Wednesday 28 October 2015

Reduction of the statute of limitations for Spanish actions

Up till now Spanish plaintiffs benefitted from a more than generous fifteen year general statute of limitations for most actions in personam. In a major reform of the Spanish Civil Procedure Act and the Civil Code which entered into force last Wednesday, October 7, this has now been reduced to five years.
This affects many of the most common contract based actions such as breach, non-payment, supply of defective goods, rent review and all claims relating to a contract of sale. The new legislation seeks to strike a better balance between the creditor’s interest in preserving his claim and the need to ensure that there is a reasonable time-limit. Fifteen years was held by most operators to be excessive.  The system has now been brought into line with that of other European countries which have a five year limit.     

With a previous time limit of fifteen years, transitional provisions are obviously of great importance. As one might expect, the new limit will only apply to obligations arising after the entry into force of the reform. Those arising prior to 7 October 2000 are already statute-barred due to the expiry of the old fifteen year limit. Those arising between that date and 7 October 2005 remain subject to the old limit. Those arising after that date and before 7 October 2015 will be statute-barred on 7 October 2020, i.e. they will be given the benefit of five years from the date of entry. Thus an obligation arising on 7 October 2010 will now be barred in 2020 and not in 2025, a full five years earlier.

In view of the above, clients are advised to urgently review any outstanding claims arising after 7 October 2000We remain at your disposal should you require any further information with respect to the above. 

Author: Alba Mª López

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Friday 9 October 2015

180º turn in Spain's system of granting patents (II)

The different stages in the prosecution of Spanish patent applications have up to now started with an initial examination as to certain formal aspects along with certain technical features and clarity of the invention as claimed, followed by a search of the potentially anticipatory prior art preceding the filing date of the application, which is carried out by the Spanish Patent Examiner.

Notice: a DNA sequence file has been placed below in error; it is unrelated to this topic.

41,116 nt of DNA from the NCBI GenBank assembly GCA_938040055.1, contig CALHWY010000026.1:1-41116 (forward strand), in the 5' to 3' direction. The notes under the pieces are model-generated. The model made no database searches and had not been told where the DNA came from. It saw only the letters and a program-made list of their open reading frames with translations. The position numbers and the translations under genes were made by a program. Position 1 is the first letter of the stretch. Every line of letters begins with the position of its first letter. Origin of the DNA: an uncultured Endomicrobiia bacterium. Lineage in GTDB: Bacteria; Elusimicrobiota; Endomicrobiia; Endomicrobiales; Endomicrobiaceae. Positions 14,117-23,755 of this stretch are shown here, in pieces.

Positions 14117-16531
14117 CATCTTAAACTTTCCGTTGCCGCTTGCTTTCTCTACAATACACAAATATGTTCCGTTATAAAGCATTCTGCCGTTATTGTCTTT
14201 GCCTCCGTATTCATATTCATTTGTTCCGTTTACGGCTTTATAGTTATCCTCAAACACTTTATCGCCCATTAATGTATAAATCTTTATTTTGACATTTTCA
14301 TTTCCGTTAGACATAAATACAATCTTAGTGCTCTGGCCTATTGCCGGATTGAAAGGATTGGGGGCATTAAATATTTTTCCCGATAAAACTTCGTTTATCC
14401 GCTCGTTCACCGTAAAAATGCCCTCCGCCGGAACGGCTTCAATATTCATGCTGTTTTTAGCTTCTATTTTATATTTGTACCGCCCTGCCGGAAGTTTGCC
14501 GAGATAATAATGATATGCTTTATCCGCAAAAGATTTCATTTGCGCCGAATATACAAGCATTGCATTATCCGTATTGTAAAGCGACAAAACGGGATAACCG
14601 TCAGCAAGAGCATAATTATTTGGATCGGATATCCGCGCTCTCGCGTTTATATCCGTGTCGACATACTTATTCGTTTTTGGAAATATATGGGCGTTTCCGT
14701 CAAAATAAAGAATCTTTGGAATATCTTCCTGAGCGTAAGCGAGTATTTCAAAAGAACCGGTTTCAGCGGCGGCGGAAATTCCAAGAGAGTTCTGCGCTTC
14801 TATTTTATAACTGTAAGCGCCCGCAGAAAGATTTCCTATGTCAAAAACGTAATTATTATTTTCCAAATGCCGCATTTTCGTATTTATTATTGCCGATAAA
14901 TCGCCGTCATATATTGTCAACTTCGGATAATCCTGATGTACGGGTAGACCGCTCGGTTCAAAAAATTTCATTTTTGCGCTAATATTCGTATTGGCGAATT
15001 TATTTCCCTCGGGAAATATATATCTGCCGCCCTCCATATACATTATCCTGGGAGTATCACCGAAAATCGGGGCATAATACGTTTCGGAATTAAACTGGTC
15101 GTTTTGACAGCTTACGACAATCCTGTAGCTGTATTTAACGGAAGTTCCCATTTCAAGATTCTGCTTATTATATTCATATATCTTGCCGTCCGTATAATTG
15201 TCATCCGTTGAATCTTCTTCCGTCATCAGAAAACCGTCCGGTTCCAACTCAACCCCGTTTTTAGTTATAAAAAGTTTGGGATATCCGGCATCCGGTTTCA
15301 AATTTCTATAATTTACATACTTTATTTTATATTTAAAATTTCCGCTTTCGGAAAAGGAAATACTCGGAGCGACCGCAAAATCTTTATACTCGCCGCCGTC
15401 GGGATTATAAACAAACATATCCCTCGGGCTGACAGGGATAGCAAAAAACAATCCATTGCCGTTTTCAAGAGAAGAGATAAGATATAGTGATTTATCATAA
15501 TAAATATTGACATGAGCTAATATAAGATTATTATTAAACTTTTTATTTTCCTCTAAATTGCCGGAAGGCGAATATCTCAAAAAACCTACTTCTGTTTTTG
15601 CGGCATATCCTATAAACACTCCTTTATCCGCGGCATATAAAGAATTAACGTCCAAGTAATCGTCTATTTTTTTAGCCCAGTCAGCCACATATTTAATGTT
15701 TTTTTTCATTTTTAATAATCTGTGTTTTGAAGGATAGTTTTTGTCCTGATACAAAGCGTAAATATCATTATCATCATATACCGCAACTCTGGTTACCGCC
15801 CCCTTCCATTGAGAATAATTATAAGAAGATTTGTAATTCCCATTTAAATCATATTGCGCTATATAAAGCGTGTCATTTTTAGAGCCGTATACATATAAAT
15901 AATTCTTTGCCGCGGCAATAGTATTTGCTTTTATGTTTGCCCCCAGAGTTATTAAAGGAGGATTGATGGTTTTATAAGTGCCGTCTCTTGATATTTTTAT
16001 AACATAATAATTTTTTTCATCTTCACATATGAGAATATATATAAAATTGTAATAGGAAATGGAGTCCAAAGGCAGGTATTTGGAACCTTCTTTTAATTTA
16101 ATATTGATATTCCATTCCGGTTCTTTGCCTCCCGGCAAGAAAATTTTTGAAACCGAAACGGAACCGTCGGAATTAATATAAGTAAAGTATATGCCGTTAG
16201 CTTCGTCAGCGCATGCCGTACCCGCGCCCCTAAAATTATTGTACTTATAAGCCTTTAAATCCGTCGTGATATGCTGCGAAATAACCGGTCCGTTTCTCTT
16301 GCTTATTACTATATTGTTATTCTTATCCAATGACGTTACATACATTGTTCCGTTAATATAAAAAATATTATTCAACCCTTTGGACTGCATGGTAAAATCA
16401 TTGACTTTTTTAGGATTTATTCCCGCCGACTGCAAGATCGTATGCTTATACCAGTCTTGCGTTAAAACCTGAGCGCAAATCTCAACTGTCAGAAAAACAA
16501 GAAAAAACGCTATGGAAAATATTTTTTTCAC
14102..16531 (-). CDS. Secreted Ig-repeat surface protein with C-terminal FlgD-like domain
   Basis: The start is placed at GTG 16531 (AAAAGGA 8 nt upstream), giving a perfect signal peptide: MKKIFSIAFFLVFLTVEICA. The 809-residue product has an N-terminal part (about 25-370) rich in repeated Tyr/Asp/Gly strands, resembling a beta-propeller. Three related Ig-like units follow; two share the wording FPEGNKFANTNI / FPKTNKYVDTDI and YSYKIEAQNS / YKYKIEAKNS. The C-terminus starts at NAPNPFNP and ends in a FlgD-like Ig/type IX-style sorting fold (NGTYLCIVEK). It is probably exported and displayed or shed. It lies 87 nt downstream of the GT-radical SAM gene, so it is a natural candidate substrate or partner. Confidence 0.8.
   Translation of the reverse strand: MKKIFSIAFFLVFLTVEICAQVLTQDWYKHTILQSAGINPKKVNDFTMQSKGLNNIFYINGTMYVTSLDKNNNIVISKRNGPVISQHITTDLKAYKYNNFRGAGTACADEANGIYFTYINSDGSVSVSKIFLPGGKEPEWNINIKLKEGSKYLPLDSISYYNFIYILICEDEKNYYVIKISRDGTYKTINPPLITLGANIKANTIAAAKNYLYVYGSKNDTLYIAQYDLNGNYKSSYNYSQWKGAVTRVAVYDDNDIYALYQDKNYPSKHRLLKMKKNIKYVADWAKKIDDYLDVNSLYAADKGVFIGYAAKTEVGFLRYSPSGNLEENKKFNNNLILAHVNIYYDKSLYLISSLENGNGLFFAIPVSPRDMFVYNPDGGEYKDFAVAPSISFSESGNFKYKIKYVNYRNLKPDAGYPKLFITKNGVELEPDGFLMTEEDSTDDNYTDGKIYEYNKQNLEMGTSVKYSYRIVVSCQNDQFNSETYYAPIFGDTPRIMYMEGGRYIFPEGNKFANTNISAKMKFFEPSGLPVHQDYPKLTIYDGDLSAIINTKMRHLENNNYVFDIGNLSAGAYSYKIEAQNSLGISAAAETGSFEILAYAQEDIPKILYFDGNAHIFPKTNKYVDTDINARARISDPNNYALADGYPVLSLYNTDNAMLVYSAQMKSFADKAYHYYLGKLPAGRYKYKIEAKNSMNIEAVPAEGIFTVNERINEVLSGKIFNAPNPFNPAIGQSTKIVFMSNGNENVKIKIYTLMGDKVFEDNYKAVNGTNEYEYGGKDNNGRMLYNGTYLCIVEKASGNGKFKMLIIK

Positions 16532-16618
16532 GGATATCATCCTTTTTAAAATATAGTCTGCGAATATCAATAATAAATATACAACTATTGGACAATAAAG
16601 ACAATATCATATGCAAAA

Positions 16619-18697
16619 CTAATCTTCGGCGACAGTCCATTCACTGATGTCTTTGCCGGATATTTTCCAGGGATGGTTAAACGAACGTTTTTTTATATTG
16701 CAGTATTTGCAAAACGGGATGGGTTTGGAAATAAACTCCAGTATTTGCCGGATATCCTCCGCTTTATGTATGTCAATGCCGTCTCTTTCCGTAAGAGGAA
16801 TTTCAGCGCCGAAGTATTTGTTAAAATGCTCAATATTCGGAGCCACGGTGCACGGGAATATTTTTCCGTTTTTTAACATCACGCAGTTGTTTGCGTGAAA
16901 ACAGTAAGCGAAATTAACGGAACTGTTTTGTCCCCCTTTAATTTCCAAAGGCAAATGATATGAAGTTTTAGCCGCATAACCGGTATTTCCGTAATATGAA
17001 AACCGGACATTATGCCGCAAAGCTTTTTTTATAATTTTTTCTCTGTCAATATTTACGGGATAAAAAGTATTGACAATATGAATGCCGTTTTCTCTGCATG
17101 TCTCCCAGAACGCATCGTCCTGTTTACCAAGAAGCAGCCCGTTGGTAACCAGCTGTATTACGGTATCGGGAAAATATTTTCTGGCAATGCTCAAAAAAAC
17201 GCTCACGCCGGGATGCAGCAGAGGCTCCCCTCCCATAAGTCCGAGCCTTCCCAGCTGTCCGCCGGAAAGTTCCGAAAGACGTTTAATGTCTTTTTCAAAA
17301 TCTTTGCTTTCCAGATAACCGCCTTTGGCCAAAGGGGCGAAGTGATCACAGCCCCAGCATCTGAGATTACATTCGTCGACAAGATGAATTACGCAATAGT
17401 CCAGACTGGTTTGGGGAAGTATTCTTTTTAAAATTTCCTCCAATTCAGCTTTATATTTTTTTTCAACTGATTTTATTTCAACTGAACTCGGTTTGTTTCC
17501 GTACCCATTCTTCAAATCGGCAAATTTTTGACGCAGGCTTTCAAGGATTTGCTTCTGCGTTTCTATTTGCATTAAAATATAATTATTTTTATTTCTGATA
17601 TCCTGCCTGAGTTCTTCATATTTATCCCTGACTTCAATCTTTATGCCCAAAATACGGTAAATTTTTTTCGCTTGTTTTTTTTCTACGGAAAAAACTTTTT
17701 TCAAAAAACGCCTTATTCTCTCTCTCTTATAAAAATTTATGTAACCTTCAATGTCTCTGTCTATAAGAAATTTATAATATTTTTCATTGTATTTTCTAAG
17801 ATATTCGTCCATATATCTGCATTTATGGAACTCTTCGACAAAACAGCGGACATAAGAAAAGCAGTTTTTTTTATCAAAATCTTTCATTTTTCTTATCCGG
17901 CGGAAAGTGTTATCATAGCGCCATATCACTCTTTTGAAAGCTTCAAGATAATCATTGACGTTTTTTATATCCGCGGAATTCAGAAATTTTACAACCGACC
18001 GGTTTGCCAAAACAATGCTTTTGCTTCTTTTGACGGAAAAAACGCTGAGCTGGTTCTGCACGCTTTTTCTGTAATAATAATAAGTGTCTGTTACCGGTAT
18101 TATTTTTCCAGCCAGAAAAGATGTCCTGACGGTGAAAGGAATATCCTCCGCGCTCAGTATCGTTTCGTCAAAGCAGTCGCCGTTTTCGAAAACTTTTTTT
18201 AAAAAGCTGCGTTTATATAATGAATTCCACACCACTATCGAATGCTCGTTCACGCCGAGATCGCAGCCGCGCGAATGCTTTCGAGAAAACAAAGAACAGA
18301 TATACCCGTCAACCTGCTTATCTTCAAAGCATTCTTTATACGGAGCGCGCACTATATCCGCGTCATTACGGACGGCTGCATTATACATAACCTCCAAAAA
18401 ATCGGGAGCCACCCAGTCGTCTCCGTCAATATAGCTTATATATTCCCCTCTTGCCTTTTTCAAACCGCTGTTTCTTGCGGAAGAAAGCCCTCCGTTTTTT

Spain's current Patent Act already prescribes that to be patentable an invention should be new and inventive (i.e., non-obvious) over all the prior art available up to the application's priority date.

This prior art search, called, in English translation, the "report on the state of the art", encompasses all documents disclosed by the Spanish Examiner which, in his or her opinion, could pose an obstacle to the patentability of the invention as claimed, either by reason of lack of novelty or because the invention is obvious in view of the prior art.

Paradoxically, however, as things currently stand, unless the applicant specifically requests the Patent Office to carry out an optional patentability examination, the application will automatically proceed to grant even if the Spanish Examiner has misgivings about an invention's patentability or, indeed, directly finds the invention to be unpatentable.

The resulting patent will, of course, be at risk of possible nullity proceedings in the Spanish courts at the request of any interested third party, and if the court agrees with the Examiner's opinion, the patent will most likely be ruled to be null and void, i.e., never to have had effect at all. This entails costs for the applicant, for third parties, and for society as a whole, and this situation could be mitigated if patents were granted only if they successfully passed a substantive patentability examination by the Spanish Patent Office, currently only optional.

Requesting a patentability examination was introduced as an option for Spanish patent applications in the early 2000's in the hope that it would gradually become common for applicants to request examination, particularly where the search report had been negative, in an endeavour to persuade the Examiner to reconsider the initially adverse opinion. Things have not, however, gone as intended, and today the patentability examination is requested for fewer than 10 % of patent applications, even where the search report is unambiguously unfavourable. This means that the validity of more than 90 % of the patents currently in force is potentially suspect.

Wednesday 7 October 2015

No Safe Harbour: Sailing in the tempest (Case Maximillian Schrems v Data Protection Commissioner)

The long-awaited decision in Case C-362/14 Maximillian Schrems v Data Protection Commissioner was finally issued on 6 October 2015. Controversial in its findings, this preliminary ruling sheds new light on the ongoing debate regarding the collection, transfer and processing of EU citizens’ data by US companies, and the processing of that data by US intelligence agencies within the framework of the PRISM program.